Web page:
The arguments in favour of Greece's immediate inter- vention on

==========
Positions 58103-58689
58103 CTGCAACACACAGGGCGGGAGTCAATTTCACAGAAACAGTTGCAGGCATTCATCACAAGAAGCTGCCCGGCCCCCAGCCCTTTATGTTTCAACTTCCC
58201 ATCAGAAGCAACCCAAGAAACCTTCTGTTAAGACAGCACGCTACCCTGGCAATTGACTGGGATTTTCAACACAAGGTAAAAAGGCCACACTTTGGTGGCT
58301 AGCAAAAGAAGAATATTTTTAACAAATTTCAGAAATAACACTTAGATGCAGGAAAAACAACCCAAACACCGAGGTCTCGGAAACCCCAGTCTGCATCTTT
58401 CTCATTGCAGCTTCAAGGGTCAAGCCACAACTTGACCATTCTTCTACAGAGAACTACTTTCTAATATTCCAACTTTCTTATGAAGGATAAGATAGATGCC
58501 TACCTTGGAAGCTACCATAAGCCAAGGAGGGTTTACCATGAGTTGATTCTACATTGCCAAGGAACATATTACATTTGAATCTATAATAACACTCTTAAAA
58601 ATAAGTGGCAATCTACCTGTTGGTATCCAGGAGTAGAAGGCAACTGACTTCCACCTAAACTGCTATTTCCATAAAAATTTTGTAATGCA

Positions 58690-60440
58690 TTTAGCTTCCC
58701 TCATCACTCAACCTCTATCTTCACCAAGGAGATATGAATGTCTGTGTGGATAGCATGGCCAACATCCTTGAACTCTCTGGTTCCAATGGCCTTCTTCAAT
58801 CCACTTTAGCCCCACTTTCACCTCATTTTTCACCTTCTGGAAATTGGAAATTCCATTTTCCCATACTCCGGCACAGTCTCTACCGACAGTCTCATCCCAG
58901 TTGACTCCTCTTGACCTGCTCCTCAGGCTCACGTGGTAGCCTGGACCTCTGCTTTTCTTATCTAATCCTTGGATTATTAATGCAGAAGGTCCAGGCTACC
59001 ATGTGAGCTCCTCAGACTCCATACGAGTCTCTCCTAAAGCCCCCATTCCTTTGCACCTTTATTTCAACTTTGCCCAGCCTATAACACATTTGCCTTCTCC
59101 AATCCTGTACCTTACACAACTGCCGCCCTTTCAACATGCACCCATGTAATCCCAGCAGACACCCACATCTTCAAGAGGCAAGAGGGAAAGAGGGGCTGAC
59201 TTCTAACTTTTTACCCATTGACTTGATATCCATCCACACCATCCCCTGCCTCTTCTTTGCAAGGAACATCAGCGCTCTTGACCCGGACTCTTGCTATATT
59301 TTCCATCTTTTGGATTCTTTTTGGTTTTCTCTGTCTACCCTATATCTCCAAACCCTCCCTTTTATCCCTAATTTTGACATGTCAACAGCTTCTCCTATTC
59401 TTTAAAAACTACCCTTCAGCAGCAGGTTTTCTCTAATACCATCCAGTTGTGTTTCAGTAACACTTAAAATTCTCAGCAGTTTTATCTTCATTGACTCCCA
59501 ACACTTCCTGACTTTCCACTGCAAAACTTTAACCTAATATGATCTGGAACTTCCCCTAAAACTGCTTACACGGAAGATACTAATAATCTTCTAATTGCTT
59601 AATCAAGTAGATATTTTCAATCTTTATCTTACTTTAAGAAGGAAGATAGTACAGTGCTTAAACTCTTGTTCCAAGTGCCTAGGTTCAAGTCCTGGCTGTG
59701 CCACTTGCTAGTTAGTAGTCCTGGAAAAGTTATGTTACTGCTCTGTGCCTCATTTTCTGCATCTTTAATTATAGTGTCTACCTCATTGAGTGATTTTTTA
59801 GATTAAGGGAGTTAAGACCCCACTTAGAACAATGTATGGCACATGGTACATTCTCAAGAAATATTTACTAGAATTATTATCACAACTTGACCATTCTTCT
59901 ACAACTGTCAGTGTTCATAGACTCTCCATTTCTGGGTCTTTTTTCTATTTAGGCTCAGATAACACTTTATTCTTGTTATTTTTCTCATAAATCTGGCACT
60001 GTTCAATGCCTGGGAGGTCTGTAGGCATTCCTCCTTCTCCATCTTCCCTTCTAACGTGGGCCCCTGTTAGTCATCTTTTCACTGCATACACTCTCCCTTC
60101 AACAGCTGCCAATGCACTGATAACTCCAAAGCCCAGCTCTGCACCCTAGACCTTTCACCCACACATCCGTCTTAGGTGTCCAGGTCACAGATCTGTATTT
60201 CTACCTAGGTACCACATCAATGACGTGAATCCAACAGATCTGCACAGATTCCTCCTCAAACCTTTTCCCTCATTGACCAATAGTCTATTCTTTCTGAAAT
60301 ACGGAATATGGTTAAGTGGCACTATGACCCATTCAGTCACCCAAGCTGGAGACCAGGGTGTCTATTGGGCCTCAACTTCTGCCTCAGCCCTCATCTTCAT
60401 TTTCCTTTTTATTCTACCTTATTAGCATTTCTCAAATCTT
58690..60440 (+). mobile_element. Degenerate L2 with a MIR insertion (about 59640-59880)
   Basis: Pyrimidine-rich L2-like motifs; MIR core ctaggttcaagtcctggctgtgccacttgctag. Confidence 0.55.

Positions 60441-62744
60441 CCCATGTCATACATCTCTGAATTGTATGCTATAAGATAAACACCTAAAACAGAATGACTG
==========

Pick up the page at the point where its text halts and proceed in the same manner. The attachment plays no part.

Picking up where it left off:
the side of the Allies are set forth in a masterly letter addressed by M. Venezelos to King Constantine on January 11th last, and published in the Westminster Gazette of Wednesday. M. Venezelos's letter was prompted by a communication from Sir Edward Grey indicating the compen- sations which Greece would gain from participating in the war. Such a step, M. Venezeloa admits, involved dangers, but those of continuance in neutrality were even greater. For if they allowed Serbia to be crushed there was no security against Austria's crossing Greece's Macedonian frontier and coming down to &tonics, or—even if Austria failed to do this— against Bulgaria's occupying Serbian Macedonia. They would then either be obliged, in virtue of their treaty with Serbia, to hasten to her aid in circumstances far more unfavourable than if they went to her assistance at once; or if they discarded their moral obligation, to submit to the disturbance of the Balkan equilibrium in favour of Bulgaria. As for the conditions under which Greece ought to take part in the contest, M. Venezelos laid chief stress on co-operation, not only with Roumania, but with Bulgaria as well. Hitherto their refusal to discuss any concessions to Bulgaria or Serbia had been the only policy available. But matters had now been changed by the possibility of realizing Greece's national aims in Asia Minor, and he did not hesitate to recommend the cession of Kavalla to Bulgaria, subject to certain guarantees providing for the interchange of Greeks living in Bulgaria and Bulgarians living in Greece.